Tridasheshvara, Tridaśeśvara, Tridasha-ishvara: 6 definitions
Tridasheshvara means something in Hinduism, Sanskrit, Jainism, Prakrit. If you want to know the exact meaning, history, etymology or English translation of this term then check out the descriptions on this page. Add your comment or reference to a book if you want to contribute to this summary article.
The Sanskrit term Tridaśeśvara can be transliterated into English as Tridasesvara or Tridasheshvara, using the IAST transliteration scheme (?).
Shaktism (Shakta philosophy)Source: Google Books: Manthanabhairavatantram
Tridaśeśvara (त्रिदशेश्वर) refers to the “lords of the gods”, according to the Manthānabhairavatantra, a vast sprawling work that belongs to a corpus of Tantric texts concerned with the worship of the goddess Kubjikā.—Accordingly, “(Bhadrakālī) has one face, three eyes, and two arms in which she holds an ascetic’s staff and severed head. She sits on a crow and bestows boons in the south-east. She is Maṅgalā who is in the triple sacred seat and is worshipped by the lords of the gods [i.e., tridaśeśvara]. (Through her) one attains the tranquil plane that bestows liberation and worldly benefits”.
Shakta (शाक्त, śākta) or Shaktism (śāktism) represents a tradition of Hinduism where the Goddess (Devi) is revered and worshipped. Shakta literature includes a range of scriptures, including various Agamas and Tantras, although its roots may be traced back to the Vedas.
Purana and Itihasa (epic history)Source: archive.org: Shiva Purana - English Translation
Tridaśeśvara (त्रिदशेश्वर) refers to the “lord of Gods” and is used to describe Śiva, according to the Śivapurāṇa 2.3.33 (“The appeasement of Himavat”).—Accordingly, as Vasiṣṭha said to Himavat (Himācala): “[...] Śiva, the lord of gods (tridaśeśvara), is devoid of riches created by Brahmā. But His mind is engrossed in the ocean of true knowledge. How can lord Śiva who is knowledge-Bliss Himself have any desire for articles created by Brahmā? An ordinary householder gives his daughter to one who has a kingdom and riches in his possession? By offering his daughter to a miserable person, a father may be guilty of slaughtering his daughter. Who can think Śiva miserable whose servant is Kubera? [...]”.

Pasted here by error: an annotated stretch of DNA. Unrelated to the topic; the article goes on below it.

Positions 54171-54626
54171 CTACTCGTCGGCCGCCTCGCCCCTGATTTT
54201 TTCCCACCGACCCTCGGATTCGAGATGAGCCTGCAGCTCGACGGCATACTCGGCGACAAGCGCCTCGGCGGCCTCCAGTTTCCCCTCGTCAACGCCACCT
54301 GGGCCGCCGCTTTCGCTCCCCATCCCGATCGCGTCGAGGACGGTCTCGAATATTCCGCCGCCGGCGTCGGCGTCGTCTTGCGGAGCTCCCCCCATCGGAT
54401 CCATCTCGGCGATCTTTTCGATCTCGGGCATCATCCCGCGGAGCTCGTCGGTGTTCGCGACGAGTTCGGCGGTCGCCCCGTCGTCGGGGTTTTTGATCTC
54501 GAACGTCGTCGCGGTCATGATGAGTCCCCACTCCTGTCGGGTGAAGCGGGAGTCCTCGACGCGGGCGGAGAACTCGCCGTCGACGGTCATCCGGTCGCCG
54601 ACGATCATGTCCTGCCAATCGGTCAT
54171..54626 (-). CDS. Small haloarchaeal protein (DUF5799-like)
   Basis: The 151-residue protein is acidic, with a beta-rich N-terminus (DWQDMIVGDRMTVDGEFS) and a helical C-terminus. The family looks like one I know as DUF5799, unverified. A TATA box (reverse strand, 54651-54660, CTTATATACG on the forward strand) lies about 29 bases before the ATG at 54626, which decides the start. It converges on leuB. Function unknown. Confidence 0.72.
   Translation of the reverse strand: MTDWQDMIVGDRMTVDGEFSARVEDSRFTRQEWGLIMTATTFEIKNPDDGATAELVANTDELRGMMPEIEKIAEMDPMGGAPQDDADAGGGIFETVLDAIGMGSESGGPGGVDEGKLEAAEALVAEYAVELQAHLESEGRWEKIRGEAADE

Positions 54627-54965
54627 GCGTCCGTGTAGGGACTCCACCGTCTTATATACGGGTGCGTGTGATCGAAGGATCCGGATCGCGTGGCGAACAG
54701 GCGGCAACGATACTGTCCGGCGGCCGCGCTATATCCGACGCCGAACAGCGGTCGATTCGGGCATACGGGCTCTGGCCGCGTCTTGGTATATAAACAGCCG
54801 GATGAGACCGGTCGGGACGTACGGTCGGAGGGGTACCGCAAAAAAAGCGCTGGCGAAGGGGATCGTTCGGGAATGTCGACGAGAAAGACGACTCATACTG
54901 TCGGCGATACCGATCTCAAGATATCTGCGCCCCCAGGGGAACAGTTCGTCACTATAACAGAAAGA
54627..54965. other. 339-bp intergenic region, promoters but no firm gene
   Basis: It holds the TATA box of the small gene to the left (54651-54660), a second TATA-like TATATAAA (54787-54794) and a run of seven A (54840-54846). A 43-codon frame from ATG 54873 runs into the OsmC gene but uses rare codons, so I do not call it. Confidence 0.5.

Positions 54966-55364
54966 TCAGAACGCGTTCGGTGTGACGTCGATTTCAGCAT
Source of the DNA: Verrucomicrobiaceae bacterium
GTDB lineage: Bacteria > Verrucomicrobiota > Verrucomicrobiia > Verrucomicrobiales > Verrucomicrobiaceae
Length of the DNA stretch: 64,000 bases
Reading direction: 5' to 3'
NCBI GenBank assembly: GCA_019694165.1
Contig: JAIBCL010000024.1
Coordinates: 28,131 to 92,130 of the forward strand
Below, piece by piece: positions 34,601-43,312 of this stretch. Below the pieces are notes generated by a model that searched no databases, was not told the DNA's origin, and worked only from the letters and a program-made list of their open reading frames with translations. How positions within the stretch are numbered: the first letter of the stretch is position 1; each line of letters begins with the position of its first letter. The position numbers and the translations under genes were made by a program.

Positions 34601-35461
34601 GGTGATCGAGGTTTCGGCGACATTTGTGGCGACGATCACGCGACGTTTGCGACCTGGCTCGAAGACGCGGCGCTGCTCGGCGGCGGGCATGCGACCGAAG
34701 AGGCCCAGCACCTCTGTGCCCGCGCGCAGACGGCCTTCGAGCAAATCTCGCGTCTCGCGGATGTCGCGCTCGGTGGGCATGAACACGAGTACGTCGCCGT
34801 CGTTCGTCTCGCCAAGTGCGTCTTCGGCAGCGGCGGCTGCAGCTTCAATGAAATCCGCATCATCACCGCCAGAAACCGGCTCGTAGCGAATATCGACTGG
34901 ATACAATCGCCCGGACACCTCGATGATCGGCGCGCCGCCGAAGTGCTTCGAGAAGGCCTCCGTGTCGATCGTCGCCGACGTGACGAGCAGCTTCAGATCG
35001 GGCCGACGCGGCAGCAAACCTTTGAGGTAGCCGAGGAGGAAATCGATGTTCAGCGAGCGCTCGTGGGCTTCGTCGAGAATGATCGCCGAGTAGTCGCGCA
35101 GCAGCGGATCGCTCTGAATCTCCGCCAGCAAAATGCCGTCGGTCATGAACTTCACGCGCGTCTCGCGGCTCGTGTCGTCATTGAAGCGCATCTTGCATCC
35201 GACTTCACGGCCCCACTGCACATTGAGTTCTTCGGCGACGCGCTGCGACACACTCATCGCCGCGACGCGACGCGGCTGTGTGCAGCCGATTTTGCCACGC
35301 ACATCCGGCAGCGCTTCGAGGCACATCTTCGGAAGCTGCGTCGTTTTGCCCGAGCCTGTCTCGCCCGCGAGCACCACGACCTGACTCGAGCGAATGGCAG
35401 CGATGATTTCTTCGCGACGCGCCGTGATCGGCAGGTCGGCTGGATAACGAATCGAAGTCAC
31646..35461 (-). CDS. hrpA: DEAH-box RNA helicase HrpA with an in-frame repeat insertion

The Purana (पुराण, purāṇas) refers to Sanskrit literature preserving ancient India’s vast cultural history, including historical legends, religious ceremonies, various arts and sciences. The eighteen mahapuranas total over 400,000 shlokas (metrical couplets) and date to at least several centuries BCE.
General definition (in Jainism)Source: The University of Sydney: A study of the Twelve Reflections
Tridaśeśvara (त्रिदशेश्वर) refers to the “30 gods”, according to the 11th century Jñānārṇava, a treatise on Jain Yoga in roughly 2200 Sanskrit verses composed by Śubhacandra.—Accordingly, “Yama’s noose, which cannot be resisted even by the chiefs of gods, demons, men and the lord of snakes, in half a moment binds the world of living souls. Yama is clearly the one and only chief conqueror of the three worlds [and] by the mere wish of whom do the 30 gods (tridaśeśvara) die”.
Jainism is an Indian religion of Dharma whose doctrine revolves around harmlessness (ahimsa) towards every living being. The two major branches (Digambara and Svetambara) of Jainism stimulate self-control (or, shramana, ‘self-reliance’) and spiritual development through a path of peace for the soul to progess to the ultimate goal.
Languages of India and abroad
Sanskrit dictionarySource: Cologne Digital Sanskrit Dictionaries: Cappeller Sanskrit-English Dictionary
Tridaśeśvara (त्रिदशेश्वर).—[masculine] = [preceding], also [Epithet] of Agni, Varuṇa, & Yama.Source: Cologne Digital Sanskrit Dictionaries: Monier-Williams Sanskrit-English Dictionary
1) Tridaśeśvara (त्रिदशेश्वर):—[=tri-daśeśvara] [from tri-daśa > tri] m. = śendra, [Mahābhārata; Rāmāyaṇa ii]
2) [v.s. ...] Śiva, [Mahābhārata]
3) [v.s. ...] [plural] Indra, Agni, Varuṇa, and Yama, [Nalopākhyāna iv, 31]
[Sanskrit to German]
Sanskrit, also spelled संस्कृतम् (saṃskṛtam), is an ancient language of India commonly seen as the grandmother of the Indo-European language family (even English!). Closely allied with Prakrit and Pali, Sanskrit is more exhaustive in both grammar and terms and has the most extensive collection of literature in the world, greatly surpassing its sister-languages Greek and Latin.
See also (Relevant definitions)
Starts with: Tridasheshvaradvish.
Search found 3 books and stories containing Tridasheshvara, Tridaśeśvara, Tridaśa-īśvara, Tridasesvara, Tridasha-ishvara, Tridasa-isvara; (plurals include: Tridasheshvaras, Tridaśeśvaras, īśvaras, Tridasesvaras, ishvaras, isvaras). You can also click to the full overview containing English textual excerpts. Below are direct links for the most relevant articles:
Chaitanya Bhagavata (by Bhumipati Dāsa)
The Skanda Purana (by G. V. Tagare)
Chapter 62 - The Greatness of Karoḍīśvara (karoḍī-īśvara-tīrtha) < [Section 3 - Revā-khaṇḍa]
The Agni Purana (by N. Gangadharan)